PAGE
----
The Cheapest, Healthiest Grains We Eat

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Grains help us save money and eat healthy – but only certain ones. Here is what we eat, why we eat it, and how we get the best price.

grains pin graphic

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Grains are the life-blood of most diets around the world, and there are a ton to choose from. As promised, here is your chance to peek into our pantry and see what grains come to our table in a typical week.

Grains: Good or Bad?

Some people think grains are fine, and some think they are the source of all disease. But life without grains gets really expensive (trust me, we tried). Our family has decided we are okay with certain ones.

We eat these ones for several reasons:

  1. Modern research and traditional cooking practices agree they are pretty good for you
  2. If they are problem grains (like white flour) we can get around some of the problems by sources non-GMO varieties or preparing them in ways that make them easier to digest (like sourdough).
  3. They’re cheap
  4. And delicious

The grains we avoid, we avoid intentionally. I’ll explain that in a second.

Often, we think of grains in terms of the products they are in – bread, granola bars, cereal, etc. – rather than as individual grains – like oats, rice, and wheat. For the sake of simplicity, I’ll list the individual grains and describe the products or dishes in which we use them.  

(Note: When I say grains I include everything grainy and carby that started out growing on a stalk in a field – from wheat and rice to kidney beans and crackers. Sugary sweets will wait for another post, so consider these your savory grains.)

If you prefer watching to reading, here’s the video! Both the video and the post have some unique content, but they share the same general information.

Build Your Frugal Healthy Kitchen graphic

To maximize our health and money, we generally stick to the following grains:

Oats

Oats are cheap, versatile, and naturally gluten-free (which is a thing at our house. Lucky us). Nutritionists, bodybuilders, crunchy foodies, and grandmas alike agree that oatmeal is good for you. If something can bring that diverse party together, I’m in.

Where We Get the Best Price

Because we feed a small army – or at least people who act like one – we buy oats in bulk from Bulk Natural Foods or other bulk co-ops. They source non-GMO and organic products, and their 50-lb. bag of oats is cheaper than any other source we’ve found.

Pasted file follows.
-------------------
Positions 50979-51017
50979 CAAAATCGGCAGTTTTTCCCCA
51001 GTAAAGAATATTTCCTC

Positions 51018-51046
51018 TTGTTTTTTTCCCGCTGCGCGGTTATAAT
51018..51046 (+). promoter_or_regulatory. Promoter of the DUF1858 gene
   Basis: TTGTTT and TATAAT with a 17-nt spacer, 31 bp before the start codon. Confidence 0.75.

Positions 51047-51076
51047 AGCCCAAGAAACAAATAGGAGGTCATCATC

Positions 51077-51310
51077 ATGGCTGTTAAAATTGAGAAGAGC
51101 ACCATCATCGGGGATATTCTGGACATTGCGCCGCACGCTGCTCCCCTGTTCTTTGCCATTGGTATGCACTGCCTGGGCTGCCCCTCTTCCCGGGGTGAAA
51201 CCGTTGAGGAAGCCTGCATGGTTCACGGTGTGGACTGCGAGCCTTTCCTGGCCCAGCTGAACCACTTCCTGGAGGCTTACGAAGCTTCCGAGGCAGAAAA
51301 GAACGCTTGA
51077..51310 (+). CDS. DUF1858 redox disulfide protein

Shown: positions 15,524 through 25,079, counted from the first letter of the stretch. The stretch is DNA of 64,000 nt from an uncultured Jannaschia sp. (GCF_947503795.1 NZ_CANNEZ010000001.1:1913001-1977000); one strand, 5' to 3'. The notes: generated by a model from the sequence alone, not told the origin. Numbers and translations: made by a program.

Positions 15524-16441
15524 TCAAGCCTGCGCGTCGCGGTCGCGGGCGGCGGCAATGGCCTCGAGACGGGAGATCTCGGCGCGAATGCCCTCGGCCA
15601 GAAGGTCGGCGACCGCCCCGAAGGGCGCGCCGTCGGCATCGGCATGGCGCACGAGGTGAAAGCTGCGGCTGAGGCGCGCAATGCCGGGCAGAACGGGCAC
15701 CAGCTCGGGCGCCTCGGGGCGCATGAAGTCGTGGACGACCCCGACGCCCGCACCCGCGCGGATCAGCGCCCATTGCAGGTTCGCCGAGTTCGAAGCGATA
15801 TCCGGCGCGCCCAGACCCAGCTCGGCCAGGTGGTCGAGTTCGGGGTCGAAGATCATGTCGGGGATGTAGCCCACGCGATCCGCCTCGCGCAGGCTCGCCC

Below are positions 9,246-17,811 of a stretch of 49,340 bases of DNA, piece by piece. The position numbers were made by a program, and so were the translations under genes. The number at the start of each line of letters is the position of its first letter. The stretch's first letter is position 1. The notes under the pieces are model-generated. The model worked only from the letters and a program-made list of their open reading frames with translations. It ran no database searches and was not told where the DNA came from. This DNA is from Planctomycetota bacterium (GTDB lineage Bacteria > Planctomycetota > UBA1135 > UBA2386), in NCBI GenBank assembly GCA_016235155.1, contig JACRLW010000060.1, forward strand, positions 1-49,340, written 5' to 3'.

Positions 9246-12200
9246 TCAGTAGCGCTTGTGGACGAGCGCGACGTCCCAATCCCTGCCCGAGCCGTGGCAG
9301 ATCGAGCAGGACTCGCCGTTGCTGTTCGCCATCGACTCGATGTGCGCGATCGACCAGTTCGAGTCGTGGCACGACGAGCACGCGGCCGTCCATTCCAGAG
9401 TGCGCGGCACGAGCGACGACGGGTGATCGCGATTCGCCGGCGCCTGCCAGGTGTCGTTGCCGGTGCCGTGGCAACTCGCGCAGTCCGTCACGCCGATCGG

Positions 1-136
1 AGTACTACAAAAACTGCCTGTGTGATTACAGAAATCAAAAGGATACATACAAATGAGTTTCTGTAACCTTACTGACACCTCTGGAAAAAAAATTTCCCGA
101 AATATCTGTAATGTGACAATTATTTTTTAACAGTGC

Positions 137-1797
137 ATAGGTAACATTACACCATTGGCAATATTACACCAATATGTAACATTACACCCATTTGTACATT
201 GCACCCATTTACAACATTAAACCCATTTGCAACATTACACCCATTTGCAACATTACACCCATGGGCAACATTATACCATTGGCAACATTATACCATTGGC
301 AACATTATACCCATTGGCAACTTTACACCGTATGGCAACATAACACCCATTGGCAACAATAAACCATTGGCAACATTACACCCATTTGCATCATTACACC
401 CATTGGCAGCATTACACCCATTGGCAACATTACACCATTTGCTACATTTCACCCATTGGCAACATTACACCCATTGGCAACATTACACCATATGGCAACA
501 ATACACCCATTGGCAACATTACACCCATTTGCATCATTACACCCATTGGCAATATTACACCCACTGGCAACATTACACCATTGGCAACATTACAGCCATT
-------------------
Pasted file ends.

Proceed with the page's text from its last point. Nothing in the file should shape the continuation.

Our local Aldi and Costco have the next best prices. Aldi carries the benefit of NOT needing to buy in bulk, while Costco usually carries non-GMO, organic, or certified gluten-free varieties.

How We Use It

I use oats for oatmeal (surprise!), simple granolabaked oatmeal, sneaky-veggie baked oatmeal, toasted oatmeal, high-protein pancakes (no recipe here yet), and I grind it in my Nutribullet or food processor (affiliate links) to make oat flour for gluten-free baking.

beans and rice

Rice

Not only is rice eaten around the globe, people have eaten rice for thousands of years. It’s super cheap, filling, and gluten-free.

There is some debate about the health benefits of white rice versus brown rice. Regardless, I prefer a non-GMO source since we eat it so regularly.

Where We Get the Best Price

At the risk of looking like Doomsday Preppers, we buy it in bulk. It keeps forever if properly stored, and that’s how we buy the best quality rice for the best price. You can find it at Costco or International grocery stores.

How We Use It

Obviously, we use rice with chili, curry, and burritos. We also like it with these recipes:

bread

Flour

Like I said, we are gluten-free-ish (heavy on the -ish). However, we have found that we handle wheat okay if it is prepared certain ways. This includes sourdough and recipes that soak the flour overnight.

We don’t always soak the flour – I love baking, and we try to enjoy our favorite foods while keeping our health in mind.

Where We Get the Best Price

Of course. Sprouts and Trader Joe’s have good prices for unbleached varieties. We use Bulk Naturals for this as well.

Update 2019: Our Walmart started carrying non-GMO unbleached and flour and whole wheat at reasonable prices. We use the unbleached for our sourdough.

Here is the part where I put on my nerd glasses and mention I also buy spelt grain from Bulk Naturals. It’s a low-gluten variety of wheat and we use it much like you would use whole wheat flour. It’s very expensive in the grocery stores, but bulk buying comes to the rescue again.